JNF Wire: Riley O'Connor Feels at Home with Alexander Muss High School in Israel
August 12, 2016
Adam H. Brill, Director of Communications
Riley O'Connor Feels at Home with Alexander Muss High School in Israel
By: Allison Levine
Riley O'Connor (left) and best friend, Elliot Hacker, a fellow AMHSI-JNF student from Boca Raton, Florida.
According to Reuven Spero, a veteran teacher at the Alexander Muss High School in Israel (AMHSI-JNF), the typical student coming to this program in Israel to study abroad is a Jewish teenager between 10th and 12th grade from a Reform, Conservative, or unaffiliated background.
Seventeen-year-old Riley O’Connor does not fit the “typical participant” description of an AMHSI-JNF student. While the Boca Raton native’s best friend is Jewish, he himself is not and he doesn’t think it odd that he chose to spend his summer in Israel with AMHSI-JNF. An incoming senior at Dreyfoos School of the Arts in West Palm Beach, Florida, O’Connor explains that, although he was raised Christian, he felt drawn to AMHSI-JNF’s program as a student and as an observer of other peoples.
“My dad is a non-practicing Catholic and my mom is Presbyterian, but not very observant,” said O’Connor. “My goal is to see and experience the world and try to understand it better. I realized one day that my best friend is Jewish but I couldn’t really explain what Passover is. I wanted to deepen my understanding of Judaism and of Israel. My parents really supported my choice to come on this program—they understood my reasons for wanting to experience this for myself. To me it made a lot of sense to come to Israel. I have an interest in learning more about different people, and this program was a great opportunity to do just that.”
Reflecting on his first impression upon arriving in Israel, O’Connor said: “I suppose I was most surprised by the welcoming nature of Israelis. In a country constantly under stress, you’d think that they wouldn’t be so open to foreigners, but they’ve been very friendly.” On a clear day in July, O’Connor’s group toured different sites in the southern city of Sderot, which lies mere miles from the Gaza Strip, including the police station where rocket fragments are stored. Towards the end of their time in Sderot, they toured Jewish National Fund’s (JNF) Sderot Indoor Recreation Center, where he remarked on the sense of calm and serenity in the air. “I see kids running around playing, climbing, and eating snacks together. There’s no fear of rockets being fired from Gaza in this place, and I feel safe as well.”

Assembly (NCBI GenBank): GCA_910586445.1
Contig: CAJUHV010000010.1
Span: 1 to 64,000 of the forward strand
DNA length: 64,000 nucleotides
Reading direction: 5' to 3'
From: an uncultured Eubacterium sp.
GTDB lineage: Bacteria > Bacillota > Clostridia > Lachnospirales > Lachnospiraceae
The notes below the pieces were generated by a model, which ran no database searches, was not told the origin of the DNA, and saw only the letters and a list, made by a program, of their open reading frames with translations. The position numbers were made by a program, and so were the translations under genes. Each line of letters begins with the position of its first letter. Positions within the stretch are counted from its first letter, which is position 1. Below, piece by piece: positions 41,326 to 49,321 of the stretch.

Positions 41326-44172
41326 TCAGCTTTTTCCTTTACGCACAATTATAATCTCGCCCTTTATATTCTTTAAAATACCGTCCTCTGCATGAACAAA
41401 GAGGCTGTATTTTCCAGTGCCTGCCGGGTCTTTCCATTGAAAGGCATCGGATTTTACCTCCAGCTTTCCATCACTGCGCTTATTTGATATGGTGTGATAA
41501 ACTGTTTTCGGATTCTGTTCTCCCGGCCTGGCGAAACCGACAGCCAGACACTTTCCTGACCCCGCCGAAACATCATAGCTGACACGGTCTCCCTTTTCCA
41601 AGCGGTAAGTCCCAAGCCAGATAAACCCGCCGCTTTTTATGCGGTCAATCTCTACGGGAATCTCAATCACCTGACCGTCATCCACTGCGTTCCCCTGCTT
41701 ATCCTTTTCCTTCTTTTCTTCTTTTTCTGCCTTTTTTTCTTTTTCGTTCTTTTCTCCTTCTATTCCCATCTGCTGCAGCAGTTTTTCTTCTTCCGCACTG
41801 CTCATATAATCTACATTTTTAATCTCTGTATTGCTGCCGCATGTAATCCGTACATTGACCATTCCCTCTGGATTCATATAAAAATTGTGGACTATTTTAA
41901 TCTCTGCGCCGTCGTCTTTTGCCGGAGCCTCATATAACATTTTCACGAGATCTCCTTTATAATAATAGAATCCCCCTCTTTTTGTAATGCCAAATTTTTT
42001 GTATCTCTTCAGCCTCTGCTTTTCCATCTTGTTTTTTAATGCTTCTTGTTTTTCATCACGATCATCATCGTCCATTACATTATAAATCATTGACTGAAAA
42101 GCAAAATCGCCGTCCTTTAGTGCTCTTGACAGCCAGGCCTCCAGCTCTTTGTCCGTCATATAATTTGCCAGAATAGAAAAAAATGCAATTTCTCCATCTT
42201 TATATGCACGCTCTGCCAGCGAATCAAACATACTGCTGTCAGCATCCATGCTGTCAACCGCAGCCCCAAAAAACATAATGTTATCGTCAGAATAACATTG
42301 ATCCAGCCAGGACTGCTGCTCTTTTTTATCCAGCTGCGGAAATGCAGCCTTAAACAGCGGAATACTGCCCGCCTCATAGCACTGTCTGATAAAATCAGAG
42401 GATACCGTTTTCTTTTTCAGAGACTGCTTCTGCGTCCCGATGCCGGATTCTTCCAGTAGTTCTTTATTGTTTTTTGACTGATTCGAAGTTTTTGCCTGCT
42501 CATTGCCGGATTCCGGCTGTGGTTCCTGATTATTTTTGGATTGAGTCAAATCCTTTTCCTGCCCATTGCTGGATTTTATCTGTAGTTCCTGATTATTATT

O’Connor explained that while he heard about border tensions between Israel and Gaza in the news, it wasn’t until his visit to Sderot where he gained a full understanding of the situation. “Through AMHSI, I’ve been able to study many different pieces of Judaism and Israel and to really explore the complexities—so much more than I would ever have been able to do on my own or in a classroom in the U.S. Here, in Sderot, we know that kids are just kids, and it’s important for them to grow up with a safe place to play,” O’Connor said before he and other AMHSI-JNF students took a few minutes at the end of their tour to play a quick basketball game with some of the local kids.
AMHSI-JNF takes their students on in-depth explorations of Israel—from the ancient to the present. Classes are held both on campus and in the field, and day trips and overnight excursions crisscross the country. “AMHSI’s program consists of touring and classes all in one,” said O’Connor. “I don’t know if I’ll ever come back to Israel, so right now I’m just trying to take it all in as much as I can while I’m still here.”
A particularly meaningful moment for O’Connor was in Jerusalem, during their visit to the Western Wall [Kotel], Judaism’s holiest site. “I was able to get very close to the wall—right up there,” he said. “It was actually our second time visiting the Kotel, but this time we came at night. I’m not a religious person, but the place had such a holy vibe to it. I remember looking up at the stars, standing there, and realizing that for 2,000 years, millions of people have stood at that very same spot. I felt that I was able to have a shared experience with so many different people who have stood there over time. It was really powerful.”
“Although it’s not incredibly common, Riley is not the first non-Jewish student that I’ve had in my class,” said Spero, who is O’Connor’s teacher during his time at AMHSI-JNF. “The program is Jewish, but pluralistic and very open to whomever wants to participate. AMHSI is a welcoming place to anyone wanting to learn more about Judaism and Israel.”
As the summer draws to a close, O’Connor said he had found much more during his experience at AMHSI-JNF. “I find that I understand people better,” he said, reflecting on his time in Israel. “I understand humans better. Israelis are people who just want to live. Everyone wants to live.”
Rather than focus on a single viewpoint or one message, O’Connor recounted the varied experiences and encounters that his class had throughout the summer together. “There are so many different people here in this tiny country, but we are more alike than we are different. It is easier to talk about differences—and we tend to talk about the differences—but in the end we are very much the same,” he said. “It has been the experience of a lifetime!”
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